Research Limitations/Implications – The findings of this research may shed light for other English teachers in Aceh to improve their teaching method in order to improve students’ speaking skill and their awareness of their identity as a part of global imagined community of English users within the ASEAN Community Economic context.
Practical Implications – The solutions offered in the paper could improve the teaching method of English teachers particularly in Aceh, Indonesia.
Originality/Value – The research of students’ and teachers’ perspective of ELF in Lhokseumawe, Aceh, has not yet been published.
Purpose – Through a description of changes in institutional approaches to academic advising, this case study provides strategies for improving retention rates of…
Purpose – Through a description of changes in institutional approaches to academic advising, this case study provides strategies for improving retention rates of first-year students deemed ‘at-risk’ of leaving university before second-year enrolment.
Methodology/approach – The study targets first-years who have been identified as ‘at-risk’ in the College of Liberal Arts (CLA) at Temple University in Philadelphia, Pennsylvania. Temple is a large public research institution in the United States, home to approximately 35,000 full-time equivalent (FTE) students, of whom, 6,000 are enrolled in the CLA. The current case study focuses on the systematic and intentional processes developed by academic advisors or tutors in CLA to ensure students' progression from their first to second year. Project 2013, named for the intended graduation year of the initial target population, is a proactive retention initiative, and this study delineates the evolution of the innovation, development of the target group, project objectives, implementation of retention strategies, outcomes of the project, successes, limitations and future considerations.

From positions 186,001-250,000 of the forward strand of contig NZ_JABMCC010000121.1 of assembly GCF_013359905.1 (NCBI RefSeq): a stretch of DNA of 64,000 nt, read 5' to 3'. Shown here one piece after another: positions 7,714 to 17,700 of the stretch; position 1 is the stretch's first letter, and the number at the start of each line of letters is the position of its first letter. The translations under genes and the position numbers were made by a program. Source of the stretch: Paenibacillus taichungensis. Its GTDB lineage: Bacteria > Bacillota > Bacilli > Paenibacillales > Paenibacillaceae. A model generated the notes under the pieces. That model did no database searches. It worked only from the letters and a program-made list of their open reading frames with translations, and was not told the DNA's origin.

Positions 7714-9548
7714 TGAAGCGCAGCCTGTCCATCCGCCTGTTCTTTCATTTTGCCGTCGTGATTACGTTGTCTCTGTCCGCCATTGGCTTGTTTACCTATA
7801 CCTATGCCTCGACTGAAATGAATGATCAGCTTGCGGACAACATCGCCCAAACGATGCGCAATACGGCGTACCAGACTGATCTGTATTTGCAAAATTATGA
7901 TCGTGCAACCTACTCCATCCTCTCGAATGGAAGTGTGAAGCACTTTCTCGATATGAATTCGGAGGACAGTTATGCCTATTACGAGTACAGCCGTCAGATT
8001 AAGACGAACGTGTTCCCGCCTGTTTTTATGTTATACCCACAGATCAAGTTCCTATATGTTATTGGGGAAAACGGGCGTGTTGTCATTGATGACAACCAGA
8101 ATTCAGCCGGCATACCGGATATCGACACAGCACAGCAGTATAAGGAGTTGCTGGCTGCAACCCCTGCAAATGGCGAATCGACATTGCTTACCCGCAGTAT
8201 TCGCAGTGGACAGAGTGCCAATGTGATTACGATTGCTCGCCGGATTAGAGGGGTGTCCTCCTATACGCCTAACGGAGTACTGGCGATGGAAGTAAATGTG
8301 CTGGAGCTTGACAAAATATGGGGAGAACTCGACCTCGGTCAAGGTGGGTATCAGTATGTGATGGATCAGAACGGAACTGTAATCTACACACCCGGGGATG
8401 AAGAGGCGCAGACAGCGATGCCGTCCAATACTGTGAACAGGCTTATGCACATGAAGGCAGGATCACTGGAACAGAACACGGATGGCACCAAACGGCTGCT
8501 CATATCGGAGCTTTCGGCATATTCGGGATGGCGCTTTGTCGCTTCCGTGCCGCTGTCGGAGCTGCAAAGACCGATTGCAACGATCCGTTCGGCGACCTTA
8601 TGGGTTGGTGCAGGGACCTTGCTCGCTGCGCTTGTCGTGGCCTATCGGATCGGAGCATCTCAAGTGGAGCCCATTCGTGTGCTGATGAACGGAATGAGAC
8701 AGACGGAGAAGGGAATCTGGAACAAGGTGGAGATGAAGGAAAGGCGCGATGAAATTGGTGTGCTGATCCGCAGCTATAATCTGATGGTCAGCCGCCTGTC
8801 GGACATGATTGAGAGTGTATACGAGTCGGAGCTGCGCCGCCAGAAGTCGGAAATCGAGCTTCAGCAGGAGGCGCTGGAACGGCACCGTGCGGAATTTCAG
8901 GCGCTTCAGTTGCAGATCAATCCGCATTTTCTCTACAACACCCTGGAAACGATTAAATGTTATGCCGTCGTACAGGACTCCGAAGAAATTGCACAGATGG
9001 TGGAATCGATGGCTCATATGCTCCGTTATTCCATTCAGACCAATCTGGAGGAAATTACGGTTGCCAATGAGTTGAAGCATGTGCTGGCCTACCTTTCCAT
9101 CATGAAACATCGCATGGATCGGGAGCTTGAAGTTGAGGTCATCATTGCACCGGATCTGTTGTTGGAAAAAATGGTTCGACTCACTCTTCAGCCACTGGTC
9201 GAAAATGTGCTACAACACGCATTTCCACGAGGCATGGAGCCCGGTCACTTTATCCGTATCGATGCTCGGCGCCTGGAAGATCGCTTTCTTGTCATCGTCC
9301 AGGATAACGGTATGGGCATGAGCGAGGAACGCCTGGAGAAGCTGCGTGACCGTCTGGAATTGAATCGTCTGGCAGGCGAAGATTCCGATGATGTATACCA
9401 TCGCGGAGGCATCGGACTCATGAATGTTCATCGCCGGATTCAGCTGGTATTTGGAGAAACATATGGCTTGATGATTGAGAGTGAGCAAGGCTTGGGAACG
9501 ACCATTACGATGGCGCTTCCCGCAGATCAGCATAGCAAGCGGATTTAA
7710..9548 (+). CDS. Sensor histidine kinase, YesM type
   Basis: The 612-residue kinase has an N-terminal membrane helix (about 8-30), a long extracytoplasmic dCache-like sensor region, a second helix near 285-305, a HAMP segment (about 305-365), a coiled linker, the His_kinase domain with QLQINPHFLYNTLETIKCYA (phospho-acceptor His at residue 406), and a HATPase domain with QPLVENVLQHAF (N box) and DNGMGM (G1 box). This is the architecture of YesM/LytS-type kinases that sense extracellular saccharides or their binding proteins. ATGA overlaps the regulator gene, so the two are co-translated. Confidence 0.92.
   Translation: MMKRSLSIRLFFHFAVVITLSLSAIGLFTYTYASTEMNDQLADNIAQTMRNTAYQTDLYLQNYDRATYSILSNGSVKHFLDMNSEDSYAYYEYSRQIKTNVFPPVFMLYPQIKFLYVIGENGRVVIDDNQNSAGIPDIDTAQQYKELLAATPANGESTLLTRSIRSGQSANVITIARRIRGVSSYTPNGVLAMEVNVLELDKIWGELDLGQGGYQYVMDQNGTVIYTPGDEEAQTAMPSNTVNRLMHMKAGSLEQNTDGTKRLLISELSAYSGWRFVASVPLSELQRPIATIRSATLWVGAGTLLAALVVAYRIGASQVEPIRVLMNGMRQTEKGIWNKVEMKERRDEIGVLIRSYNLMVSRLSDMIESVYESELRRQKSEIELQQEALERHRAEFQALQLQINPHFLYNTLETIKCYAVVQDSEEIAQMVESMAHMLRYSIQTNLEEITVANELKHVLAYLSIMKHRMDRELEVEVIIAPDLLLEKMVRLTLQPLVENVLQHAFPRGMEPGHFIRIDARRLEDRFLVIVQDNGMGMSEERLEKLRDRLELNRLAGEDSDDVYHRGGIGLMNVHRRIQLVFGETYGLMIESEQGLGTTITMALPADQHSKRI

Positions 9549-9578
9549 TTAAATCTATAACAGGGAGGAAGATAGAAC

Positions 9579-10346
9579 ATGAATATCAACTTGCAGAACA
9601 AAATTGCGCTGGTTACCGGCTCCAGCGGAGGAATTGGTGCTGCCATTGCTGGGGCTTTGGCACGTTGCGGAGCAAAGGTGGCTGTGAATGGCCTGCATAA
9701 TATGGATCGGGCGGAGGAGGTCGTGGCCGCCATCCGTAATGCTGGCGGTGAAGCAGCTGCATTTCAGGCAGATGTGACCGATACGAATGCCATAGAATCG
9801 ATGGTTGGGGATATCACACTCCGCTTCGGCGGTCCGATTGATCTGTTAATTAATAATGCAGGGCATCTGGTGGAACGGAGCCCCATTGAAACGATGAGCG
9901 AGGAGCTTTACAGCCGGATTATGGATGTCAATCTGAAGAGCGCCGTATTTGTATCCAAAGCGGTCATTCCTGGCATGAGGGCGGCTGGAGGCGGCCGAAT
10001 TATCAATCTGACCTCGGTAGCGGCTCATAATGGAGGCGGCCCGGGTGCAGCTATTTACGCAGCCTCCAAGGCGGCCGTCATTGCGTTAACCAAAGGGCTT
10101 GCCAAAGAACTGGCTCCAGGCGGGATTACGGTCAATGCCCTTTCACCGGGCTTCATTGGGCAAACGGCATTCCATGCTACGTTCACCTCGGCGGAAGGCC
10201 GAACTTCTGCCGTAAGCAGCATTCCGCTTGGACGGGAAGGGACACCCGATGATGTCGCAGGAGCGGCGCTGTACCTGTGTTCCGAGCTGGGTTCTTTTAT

Findings – Through sustained highly personalised interventions with first-year ‘at-risk’ students, the retention rate for this population improved by nearly 7% over the University's average for similar students and met the overall retention rate of the University's general student population.
Practical implications – The outcomes of this project suggest that with careful, strategic planning, clear execution by facilitators and ongoing assessment of such interventions, student retention and, by extension, persistence to graduation should improve significantly enough to warrant strong, ongoing institutional commitment.
Students are drawn to doctorates for both the intellectual journey and the aspirational destination. However, many contemporary doctoral students and graduates are feeling…
Students are drawn to doctorates for both the intellectual journey and the aspirational destination. However, many contemporary doctoral students and graduates are feeling like battlers, in that victory does not assure a career. In this context, the weapons of choice are a clear vision, identity, and strategic choices. The aim of this chapter is to inform students, their supervisors, and university executive leaders how to achieve heightened graduate employability. As such, it has been written for four audiences: (1) PhD students, who want academic careers, and (2) those who want careers beyond universities; (3) PhD supervisors; and (4) university executive leaders. The key takeaways are practical recommendations for each of these four groups. The content is informed by an Australian national research study into postgraduate student experience, which included 319 postgraduate students as research participants. The first chapter author was one of two principal researchers leading the study, and the second chapter author was the project manager and researcher. The authors have added their reflections and personal experiences as supervisor and PhD student respectively.